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The 2017 Morland Writing Scholarship shortlist

Congratulations to all the writers shortlisted for the 2017 Morland Writing Scholarships, particularly those who have been published by amaBooks:Bryony Rheam  (Zimbabwe) (novel: This September Sun, short stories: 'The Queue' from Short Writings from Bulawayo; 'Something About Tea' from Short Writings from Bulawayo II; 'The Rhythm of Life' from Short Writings from Bulawayo III; 'Miss Parker and
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6 Awkward Questions With Zimbabwean Writers #2: Bryony Rheam

Reproduced from James Arnett's  blog: jarnettphd.weebly.com/fulbright-2017-2018/In the latest instalment of “Six Awkward Questions”, Bulawayo author Bryony Rheam offers thoughtful responses to the admittedly awkward questions. Rheam is the author of the elegant and acclaimed This September Sun, published by amaBooks; a number of her short stories have appeared in anthologies,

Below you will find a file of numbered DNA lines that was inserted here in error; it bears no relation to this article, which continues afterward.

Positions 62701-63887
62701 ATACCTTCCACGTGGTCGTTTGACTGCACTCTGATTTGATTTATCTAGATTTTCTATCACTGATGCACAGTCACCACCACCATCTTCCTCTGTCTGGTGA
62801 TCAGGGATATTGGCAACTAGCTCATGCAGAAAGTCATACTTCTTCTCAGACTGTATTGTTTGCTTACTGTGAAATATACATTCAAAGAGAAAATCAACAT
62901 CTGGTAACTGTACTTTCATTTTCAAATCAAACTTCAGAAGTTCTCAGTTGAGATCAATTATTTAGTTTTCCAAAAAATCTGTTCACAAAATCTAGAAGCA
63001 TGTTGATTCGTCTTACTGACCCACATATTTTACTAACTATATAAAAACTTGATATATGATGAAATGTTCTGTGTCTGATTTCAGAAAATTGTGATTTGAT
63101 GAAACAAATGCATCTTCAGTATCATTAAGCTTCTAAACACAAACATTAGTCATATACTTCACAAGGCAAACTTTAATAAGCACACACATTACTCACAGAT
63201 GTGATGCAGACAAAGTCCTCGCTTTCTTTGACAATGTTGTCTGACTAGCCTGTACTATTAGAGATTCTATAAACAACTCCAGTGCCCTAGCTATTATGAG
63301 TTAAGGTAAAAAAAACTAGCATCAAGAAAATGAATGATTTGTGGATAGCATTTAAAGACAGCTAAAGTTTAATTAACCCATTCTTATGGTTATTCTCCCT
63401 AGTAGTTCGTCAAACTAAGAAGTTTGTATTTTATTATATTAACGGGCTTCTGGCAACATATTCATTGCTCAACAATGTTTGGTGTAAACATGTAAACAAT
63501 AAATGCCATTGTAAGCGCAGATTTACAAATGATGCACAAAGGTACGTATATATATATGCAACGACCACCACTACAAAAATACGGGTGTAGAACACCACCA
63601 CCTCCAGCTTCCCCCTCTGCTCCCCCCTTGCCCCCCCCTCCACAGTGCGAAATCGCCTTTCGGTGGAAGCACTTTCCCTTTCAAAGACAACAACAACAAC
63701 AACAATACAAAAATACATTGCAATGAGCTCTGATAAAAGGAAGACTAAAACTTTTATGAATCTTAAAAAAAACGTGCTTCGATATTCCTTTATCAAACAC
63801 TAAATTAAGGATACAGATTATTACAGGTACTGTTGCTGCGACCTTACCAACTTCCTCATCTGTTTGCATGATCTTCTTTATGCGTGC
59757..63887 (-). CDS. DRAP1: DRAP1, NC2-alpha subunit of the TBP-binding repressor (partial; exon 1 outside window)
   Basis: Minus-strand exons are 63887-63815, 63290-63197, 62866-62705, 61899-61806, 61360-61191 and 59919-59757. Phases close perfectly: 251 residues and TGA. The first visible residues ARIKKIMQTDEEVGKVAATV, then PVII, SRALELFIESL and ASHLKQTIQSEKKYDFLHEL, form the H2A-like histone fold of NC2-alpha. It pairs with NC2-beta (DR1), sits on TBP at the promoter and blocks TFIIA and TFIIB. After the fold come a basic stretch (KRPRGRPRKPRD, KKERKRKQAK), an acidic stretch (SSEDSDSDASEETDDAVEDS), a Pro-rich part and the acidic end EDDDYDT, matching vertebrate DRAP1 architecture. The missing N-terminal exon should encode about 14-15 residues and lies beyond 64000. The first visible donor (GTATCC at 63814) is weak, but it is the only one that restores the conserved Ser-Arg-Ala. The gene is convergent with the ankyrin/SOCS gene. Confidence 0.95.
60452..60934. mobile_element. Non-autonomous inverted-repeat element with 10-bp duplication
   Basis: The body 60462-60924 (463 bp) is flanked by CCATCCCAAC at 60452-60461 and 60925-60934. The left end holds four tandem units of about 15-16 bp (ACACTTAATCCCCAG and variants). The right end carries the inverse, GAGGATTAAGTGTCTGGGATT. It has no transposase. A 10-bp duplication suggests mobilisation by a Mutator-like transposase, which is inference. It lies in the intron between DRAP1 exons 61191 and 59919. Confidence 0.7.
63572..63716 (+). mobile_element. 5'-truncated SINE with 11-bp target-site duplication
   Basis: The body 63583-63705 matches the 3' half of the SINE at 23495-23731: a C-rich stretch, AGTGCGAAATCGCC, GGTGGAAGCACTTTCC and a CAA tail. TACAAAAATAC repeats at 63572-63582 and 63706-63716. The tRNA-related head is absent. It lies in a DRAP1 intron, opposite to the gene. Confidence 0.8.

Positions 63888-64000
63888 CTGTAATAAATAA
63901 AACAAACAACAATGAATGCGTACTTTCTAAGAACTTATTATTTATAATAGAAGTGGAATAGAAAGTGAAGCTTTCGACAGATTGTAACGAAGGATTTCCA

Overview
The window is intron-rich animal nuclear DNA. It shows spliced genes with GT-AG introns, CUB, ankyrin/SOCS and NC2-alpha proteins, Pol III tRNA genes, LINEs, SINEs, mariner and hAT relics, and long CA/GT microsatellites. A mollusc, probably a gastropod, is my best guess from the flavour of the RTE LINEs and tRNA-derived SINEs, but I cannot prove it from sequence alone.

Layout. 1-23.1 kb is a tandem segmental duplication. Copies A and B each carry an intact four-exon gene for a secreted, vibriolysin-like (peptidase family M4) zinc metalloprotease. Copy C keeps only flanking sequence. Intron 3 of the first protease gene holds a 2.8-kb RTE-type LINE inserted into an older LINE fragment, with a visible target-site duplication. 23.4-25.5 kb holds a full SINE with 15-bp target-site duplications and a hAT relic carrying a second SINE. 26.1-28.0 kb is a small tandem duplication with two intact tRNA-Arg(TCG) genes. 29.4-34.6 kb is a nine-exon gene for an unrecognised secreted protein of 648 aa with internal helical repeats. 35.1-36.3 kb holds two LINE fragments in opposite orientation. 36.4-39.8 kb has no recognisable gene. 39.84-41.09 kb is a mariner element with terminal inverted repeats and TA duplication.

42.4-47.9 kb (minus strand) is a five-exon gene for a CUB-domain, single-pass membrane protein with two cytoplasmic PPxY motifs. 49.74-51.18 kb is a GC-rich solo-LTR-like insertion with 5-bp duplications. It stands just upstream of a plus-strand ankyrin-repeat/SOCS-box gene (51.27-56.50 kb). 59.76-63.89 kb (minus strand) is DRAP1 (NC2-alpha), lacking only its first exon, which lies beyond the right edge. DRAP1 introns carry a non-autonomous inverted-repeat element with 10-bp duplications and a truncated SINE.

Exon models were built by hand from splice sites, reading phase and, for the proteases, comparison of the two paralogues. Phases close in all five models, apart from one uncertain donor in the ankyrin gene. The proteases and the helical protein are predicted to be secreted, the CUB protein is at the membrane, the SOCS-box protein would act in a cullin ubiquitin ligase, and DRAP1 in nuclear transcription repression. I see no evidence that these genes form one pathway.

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The 2017 Caine Prize Anthology in Zimbabwe

Just arrived from the printers - The Goddess of Mtwara - with stories from the five shortlisted for the 2017 Caine Prize for African Writing and from the eleven writers from across Africa who attended the Caine Prize Writers' Workshop.
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Sudanese Author Wins 2017 Caine Prize for African Writing